Mucociliary dysfunction may otherwise occur secondarily to infection. The morphology of cilia may become abnormal in the context of CRS itself, contributing to the self-perpetuating nature of the disease. Loss of ciliated epithelial cells occurs in rhinitis medicamentosa induced by topical decongestants, explaining the delay in a return to normalcy of the sinonasal mucosa even after discontinuation of the vasoconstrictor drugs.
Epithelial cells express toll-like receptors and produce antimicrobial peptides. Hence, they can detect bacterial presence and kill pathogens directly, a further contribution to the local innate immunity.1 Any defects of the ciliated epithelial cell may predispose to infection.
Anatomic abnormalities that cause nasal obstruction may be conducive to unilateral or bilateral sinusitis. Septal dislocation caused by birth trauma, unilateral choanal atresia, nose fractures, foreign body in the nose, septal deviation, infraorbital Haller cells, or concha bullosae (middle turbinates aerated from the ethmoids) can cause blockage. Recently, the cause-effect correlation of these anatomic abnormalities and CRS has been called into question.1 Hypertrophic adenoids, enlarged tonsils, and polyps may be obstructive. Polyps are infrequent in children, except those with CF.3,14,26 Dental infections may spread into the sinuses, causing odontogenic sinusitis.14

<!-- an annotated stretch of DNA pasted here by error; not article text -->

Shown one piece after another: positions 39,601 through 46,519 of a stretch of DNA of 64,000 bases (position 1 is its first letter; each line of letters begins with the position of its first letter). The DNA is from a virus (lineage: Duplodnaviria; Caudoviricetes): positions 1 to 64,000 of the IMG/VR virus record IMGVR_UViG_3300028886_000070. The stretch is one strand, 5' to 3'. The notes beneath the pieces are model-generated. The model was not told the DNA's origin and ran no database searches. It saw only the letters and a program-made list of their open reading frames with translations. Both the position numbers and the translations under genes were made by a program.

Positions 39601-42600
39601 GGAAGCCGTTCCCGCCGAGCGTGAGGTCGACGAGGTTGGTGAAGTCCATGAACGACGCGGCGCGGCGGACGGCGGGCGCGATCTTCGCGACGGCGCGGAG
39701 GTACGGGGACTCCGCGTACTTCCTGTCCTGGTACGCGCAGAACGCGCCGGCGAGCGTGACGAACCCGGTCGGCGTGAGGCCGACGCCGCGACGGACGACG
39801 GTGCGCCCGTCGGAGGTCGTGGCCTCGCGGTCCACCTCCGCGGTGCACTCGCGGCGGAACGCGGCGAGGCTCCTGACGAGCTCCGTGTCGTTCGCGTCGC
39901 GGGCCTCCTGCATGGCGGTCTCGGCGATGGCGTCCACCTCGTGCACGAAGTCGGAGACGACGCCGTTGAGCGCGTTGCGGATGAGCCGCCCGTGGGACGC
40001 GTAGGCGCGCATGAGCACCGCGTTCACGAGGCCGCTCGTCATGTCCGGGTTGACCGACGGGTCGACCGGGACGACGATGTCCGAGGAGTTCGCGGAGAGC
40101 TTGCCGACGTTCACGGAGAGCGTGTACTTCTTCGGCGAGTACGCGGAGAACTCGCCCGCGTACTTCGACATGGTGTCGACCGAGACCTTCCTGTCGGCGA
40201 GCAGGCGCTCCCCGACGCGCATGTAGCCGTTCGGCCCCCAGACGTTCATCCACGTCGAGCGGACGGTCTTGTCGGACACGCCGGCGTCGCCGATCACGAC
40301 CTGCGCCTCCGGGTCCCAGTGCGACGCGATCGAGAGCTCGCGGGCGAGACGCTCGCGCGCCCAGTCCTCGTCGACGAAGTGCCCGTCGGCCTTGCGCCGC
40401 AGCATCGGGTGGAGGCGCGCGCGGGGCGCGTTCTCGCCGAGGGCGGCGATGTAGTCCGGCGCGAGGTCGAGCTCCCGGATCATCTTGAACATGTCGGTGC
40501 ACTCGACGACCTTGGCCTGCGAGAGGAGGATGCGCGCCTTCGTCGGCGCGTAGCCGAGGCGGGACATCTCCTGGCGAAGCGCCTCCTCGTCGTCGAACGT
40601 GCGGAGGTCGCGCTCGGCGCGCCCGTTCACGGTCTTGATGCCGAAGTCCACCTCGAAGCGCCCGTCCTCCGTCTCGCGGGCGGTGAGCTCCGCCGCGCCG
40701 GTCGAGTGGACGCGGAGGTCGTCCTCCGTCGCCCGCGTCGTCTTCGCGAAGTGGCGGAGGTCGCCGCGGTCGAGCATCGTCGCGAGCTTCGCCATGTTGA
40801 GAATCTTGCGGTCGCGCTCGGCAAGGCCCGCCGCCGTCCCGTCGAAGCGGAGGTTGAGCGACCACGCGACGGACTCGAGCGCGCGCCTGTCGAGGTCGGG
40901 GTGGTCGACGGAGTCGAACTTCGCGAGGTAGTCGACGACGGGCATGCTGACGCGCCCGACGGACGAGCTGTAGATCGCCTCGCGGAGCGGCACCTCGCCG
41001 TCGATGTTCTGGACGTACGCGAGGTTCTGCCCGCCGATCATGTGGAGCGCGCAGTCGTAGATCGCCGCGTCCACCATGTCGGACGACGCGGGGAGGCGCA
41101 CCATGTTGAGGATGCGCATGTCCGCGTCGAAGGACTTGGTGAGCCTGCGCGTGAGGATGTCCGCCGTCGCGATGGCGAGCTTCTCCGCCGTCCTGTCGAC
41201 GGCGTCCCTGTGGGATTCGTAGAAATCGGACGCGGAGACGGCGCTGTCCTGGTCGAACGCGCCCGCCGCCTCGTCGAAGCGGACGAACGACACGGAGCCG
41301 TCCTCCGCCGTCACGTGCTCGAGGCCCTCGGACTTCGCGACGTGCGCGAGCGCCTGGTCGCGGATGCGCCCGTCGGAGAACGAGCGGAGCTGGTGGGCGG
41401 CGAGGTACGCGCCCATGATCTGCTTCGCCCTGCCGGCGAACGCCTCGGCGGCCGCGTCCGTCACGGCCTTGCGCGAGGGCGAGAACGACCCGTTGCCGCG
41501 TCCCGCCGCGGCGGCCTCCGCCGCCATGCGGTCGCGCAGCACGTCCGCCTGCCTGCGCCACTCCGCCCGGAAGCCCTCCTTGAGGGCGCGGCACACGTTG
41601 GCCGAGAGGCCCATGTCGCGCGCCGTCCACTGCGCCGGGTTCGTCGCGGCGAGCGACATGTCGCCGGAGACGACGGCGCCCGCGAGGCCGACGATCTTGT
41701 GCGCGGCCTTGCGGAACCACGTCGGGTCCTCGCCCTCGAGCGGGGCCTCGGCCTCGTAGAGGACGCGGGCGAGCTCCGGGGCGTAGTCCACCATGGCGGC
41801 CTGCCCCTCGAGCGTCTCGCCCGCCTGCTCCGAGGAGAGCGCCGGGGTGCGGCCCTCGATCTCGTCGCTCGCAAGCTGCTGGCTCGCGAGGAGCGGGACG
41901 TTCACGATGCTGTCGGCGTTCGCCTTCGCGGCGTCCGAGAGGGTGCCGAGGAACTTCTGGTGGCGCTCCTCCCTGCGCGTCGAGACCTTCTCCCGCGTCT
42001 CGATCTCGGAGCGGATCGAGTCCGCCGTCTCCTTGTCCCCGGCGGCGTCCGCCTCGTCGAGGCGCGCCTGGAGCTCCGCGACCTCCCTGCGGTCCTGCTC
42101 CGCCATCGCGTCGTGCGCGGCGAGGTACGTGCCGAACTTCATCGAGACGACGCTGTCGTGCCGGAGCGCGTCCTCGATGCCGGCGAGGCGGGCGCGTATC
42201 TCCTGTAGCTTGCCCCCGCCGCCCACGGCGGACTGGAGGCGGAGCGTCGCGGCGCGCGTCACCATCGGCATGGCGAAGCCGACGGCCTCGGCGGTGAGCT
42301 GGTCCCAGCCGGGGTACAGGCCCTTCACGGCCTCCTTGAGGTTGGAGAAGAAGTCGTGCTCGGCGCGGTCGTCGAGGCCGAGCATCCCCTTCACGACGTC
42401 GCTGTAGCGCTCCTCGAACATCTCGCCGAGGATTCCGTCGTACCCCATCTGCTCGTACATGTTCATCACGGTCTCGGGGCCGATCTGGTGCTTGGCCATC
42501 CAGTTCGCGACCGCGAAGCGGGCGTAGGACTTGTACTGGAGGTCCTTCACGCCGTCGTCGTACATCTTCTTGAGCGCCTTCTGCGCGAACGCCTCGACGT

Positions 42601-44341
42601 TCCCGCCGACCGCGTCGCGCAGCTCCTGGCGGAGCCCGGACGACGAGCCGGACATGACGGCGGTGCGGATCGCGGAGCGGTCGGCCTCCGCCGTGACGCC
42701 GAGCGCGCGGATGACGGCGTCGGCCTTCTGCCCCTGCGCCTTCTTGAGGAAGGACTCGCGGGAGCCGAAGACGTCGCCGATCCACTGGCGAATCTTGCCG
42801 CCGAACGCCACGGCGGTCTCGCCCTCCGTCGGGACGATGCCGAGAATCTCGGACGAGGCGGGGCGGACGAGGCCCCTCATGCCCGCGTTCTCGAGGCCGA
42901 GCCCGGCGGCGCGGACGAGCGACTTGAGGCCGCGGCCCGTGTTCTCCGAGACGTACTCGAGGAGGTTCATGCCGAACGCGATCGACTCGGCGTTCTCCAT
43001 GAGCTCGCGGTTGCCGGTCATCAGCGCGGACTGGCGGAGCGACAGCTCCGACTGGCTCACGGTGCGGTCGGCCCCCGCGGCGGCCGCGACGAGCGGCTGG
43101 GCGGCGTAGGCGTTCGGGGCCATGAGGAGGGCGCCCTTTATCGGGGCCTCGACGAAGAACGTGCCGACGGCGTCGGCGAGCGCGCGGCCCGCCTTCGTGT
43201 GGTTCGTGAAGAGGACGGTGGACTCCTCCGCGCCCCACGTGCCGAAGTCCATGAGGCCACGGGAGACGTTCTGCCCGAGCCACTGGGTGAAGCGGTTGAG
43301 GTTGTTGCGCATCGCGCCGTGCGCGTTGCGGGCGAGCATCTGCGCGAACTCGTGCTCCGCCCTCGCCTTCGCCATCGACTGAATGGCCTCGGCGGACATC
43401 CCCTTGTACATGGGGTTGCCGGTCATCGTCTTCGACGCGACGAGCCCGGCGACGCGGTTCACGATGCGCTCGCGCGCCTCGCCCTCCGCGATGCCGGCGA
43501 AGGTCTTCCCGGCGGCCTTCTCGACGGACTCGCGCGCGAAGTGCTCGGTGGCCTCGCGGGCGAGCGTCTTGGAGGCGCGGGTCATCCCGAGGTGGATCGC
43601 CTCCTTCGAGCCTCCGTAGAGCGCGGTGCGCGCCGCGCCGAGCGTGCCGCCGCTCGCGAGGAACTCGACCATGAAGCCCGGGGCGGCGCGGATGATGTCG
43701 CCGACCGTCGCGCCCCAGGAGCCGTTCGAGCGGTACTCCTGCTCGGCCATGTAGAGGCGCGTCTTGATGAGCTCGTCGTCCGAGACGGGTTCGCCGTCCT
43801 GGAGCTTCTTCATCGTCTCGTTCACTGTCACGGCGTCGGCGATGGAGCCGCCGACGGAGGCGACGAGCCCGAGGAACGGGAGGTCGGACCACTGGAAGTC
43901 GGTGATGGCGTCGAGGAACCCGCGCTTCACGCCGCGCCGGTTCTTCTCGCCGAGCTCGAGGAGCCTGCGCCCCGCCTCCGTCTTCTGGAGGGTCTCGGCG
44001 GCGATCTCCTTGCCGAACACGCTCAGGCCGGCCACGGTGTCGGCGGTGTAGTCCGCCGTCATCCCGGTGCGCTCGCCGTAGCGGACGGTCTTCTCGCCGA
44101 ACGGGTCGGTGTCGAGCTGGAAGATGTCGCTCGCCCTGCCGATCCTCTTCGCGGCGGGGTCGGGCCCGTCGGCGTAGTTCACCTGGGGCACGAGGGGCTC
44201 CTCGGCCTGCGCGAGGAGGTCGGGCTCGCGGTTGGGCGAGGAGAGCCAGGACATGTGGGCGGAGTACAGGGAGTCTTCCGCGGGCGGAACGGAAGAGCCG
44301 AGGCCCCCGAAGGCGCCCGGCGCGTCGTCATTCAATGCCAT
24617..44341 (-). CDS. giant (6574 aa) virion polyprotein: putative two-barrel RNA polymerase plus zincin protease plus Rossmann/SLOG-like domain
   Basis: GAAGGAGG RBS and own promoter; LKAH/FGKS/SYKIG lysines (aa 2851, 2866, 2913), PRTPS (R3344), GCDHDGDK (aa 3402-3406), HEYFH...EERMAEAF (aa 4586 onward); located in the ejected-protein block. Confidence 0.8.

A family history of asthma or inhalant allergies appears to be a risk factor for the development of pediatric CRS.18,30,32
Challenges in Diagnosis
The diagnosis of CRS is primarily a clinical one, based on history and physical examination. The diagnostic criteria for pediatric CRS follow guidelines defining adult CRS. These recommended the diagnosis of CRS be made in those patients exhibiting the most common rhinosinusitis symptoms lasting longer than 12 weeks in association with other endoscopic or imaging evidence.1
In children, symptoms are different than in adults, with cough as the most common presentation. Physical examination may be suboptimal, and imaging criteria is useful but not an absolute necessity and not usually obtained.